Portrait of a Pākehā – LaQuisha St Redfern

By   /   September 29, 2016  /   1 Comment

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I met Tatyana Kulida at the New Zealand Art Show, where I was interviewing artists for my YouTube series “A Taste of LaQuisha”. Her art was unlike the other art on display. It was from another era. An era, I later discovered, before photography, where a portrait painter would train as long as a doctor. Studying not only light and colour, but detailed human anatomy.

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I met Tatyana Kulida at the New Zealand Art Show, where I was interviewing artists for my YouTube series “A Taste of LaQuisha”. Her art was unlike the other art on display. It was from another era. An era, I later discovered, before photography, where a portrait painter would train as long as a doctor. Studying not only light and colour, but detailed human anatomy.

Sometime later I received a message from Tatyana asking if I would sit for her. It will come as no surprise to anyone that my answer was a resounding “yes”.

What does one wear for a portrait sitting? To be rendered for posterity. I selected a floor length, deep purple strapless gown, that shows off my broad masculine shoulders and my hirsute décolletage. A purchase from SOUP Fashion Recovery. Where I visit and ask the ever delightful Marie: “Do you have any big girls clothes?”

My most elaborate wig, recently acquired one hot Californian afternoon from Outfiggers Wigs (est. 1969) on Hollywood Boulevard. This store was suggested to me by former Wellington, now Melbourne based, Drag Queen Polyfilla.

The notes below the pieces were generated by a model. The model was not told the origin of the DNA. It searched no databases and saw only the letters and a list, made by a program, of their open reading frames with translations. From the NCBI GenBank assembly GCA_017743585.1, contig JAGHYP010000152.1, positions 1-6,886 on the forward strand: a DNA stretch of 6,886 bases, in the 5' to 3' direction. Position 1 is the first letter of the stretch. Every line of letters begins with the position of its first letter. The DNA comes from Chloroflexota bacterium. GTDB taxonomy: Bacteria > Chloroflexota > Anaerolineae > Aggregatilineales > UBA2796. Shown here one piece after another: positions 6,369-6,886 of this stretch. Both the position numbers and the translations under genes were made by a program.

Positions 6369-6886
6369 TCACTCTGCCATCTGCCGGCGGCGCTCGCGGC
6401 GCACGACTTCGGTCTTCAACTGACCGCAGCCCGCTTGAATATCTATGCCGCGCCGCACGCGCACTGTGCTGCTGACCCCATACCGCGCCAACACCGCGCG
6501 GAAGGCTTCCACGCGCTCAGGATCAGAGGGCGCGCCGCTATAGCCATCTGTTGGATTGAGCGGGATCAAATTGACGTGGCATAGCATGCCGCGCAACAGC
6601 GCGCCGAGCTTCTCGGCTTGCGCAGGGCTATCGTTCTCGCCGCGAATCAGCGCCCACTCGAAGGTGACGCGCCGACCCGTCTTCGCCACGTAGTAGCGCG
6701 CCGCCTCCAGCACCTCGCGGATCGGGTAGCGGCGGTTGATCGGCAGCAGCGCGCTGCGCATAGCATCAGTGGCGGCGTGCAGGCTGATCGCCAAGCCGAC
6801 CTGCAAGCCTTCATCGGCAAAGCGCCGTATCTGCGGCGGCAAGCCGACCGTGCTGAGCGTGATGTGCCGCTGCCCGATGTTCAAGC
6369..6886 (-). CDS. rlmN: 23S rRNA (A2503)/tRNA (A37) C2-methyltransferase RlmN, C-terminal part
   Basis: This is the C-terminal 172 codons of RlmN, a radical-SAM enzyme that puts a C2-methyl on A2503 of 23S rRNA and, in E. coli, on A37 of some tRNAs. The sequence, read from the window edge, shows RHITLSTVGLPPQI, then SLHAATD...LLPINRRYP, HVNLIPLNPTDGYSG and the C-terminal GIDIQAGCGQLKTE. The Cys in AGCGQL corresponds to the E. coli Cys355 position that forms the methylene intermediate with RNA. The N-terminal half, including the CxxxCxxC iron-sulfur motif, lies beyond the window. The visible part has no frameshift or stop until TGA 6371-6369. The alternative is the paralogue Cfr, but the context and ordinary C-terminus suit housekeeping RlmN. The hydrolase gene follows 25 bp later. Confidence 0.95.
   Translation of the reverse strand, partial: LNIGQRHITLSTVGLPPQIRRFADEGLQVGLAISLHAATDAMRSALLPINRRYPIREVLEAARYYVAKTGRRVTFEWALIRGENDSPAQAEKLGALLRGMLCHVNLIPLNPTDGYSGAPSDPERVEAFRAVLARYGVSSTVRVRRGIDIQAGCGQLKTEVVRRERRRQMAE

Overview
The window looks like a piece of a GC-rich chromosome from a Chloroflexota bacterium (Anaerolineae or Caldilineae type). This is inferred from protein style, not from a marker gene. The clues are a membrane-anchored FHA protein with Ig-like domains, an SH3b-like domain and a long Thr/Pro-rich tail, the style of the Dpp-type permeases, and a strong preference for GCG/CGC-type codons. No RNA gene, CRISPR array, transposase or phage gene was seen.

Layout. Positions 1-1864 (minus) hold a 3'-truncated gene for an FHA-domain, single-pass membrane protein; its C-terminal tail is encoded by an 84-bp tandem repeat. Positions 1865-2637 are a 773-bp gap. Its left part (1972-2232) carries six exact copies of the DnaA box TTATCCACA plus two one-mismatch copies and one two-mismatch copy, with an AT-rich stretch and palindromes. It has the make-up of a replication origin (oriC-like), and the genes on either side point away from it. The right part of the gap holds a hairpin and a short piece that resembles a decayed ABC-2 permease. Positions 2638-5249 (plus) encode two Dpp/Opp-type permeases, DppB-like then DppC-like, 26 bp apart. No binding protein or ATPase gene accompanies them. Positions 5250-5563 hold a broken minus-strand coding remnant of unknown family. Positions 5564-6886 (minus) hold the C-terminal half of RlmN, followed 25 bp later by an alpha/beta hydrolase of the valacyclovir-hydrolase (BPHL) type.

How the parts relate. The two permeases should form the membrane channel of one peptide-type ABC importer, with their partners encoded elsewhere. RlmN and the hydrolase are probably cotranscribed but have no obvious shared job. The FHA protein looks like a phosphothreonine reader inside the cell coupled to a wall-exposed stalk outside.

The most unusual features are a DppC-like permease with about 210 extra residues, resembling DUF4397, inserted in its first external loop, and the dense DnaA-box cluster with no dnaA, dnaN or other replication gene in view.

And then to jewelry; Grandma Johnston’s garnet ring, a gift from my mother during a low point in my life. Pounamu drop earrings, a jade ring and around my neck a deer antler carved by Gareth McGhie, incorporating Te Arawa and Tainui motifs and coloured with Pākehā tattoo ink used in the late 19th century. These last three were gifts from a former lover. I used to feel that I would be consumed by grief if I wore them. And then I remembered the sage advice of Zsa Zsa Gabor: always keep the jewelry.

Finally makeup, and I take special care, because I know that I’ll have to do the same “paint job” (as the new generation of Drag Queens call it) again and again during the process of portraiture.

Thus it came to be, one Sunday afternoon, that I tottered into Tatyana’s studio on Willis St and began the first of many sittings. Where it occurred to me that in many ways, Tatyana would be painting a painting. Tatyana and I did discuss the many tricks of Drag Makeup I’ve learned to create the illusion of a more feminine bone structure that is coded for in my DNA.

I’ve now had three sittings with Tatyana . The time passes slowly, and pleasantly, portraiture is the polar opposite of a selfie. We’ve discussed many things, and lucky for this forgetful writer, Tatyana has kept her on notes on her Instagram.

And so I present the list of conversational topics between a European portrait artist trained at the The Florence Academy of Art, and a Pākehā Drag Queen raised in Ngāruawāhia:

Gender identity, stereotypes, growing up, falling in love and make up.

We discussed theatre, painting, experiences and consequences of prejudice, coming of age, shopping, wigs and body image,

‘Sex and the City’ , eyebrows, intolerance, the state of culture in New Zealand and the meaning of drag.

You can see the progress of the portrait on Tatyana’s Instagram here  and like the portrait itself, the story of this experience will take more that a single post to complete.

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1 Comment

  1. CLEANGREEN says:

    Interesting!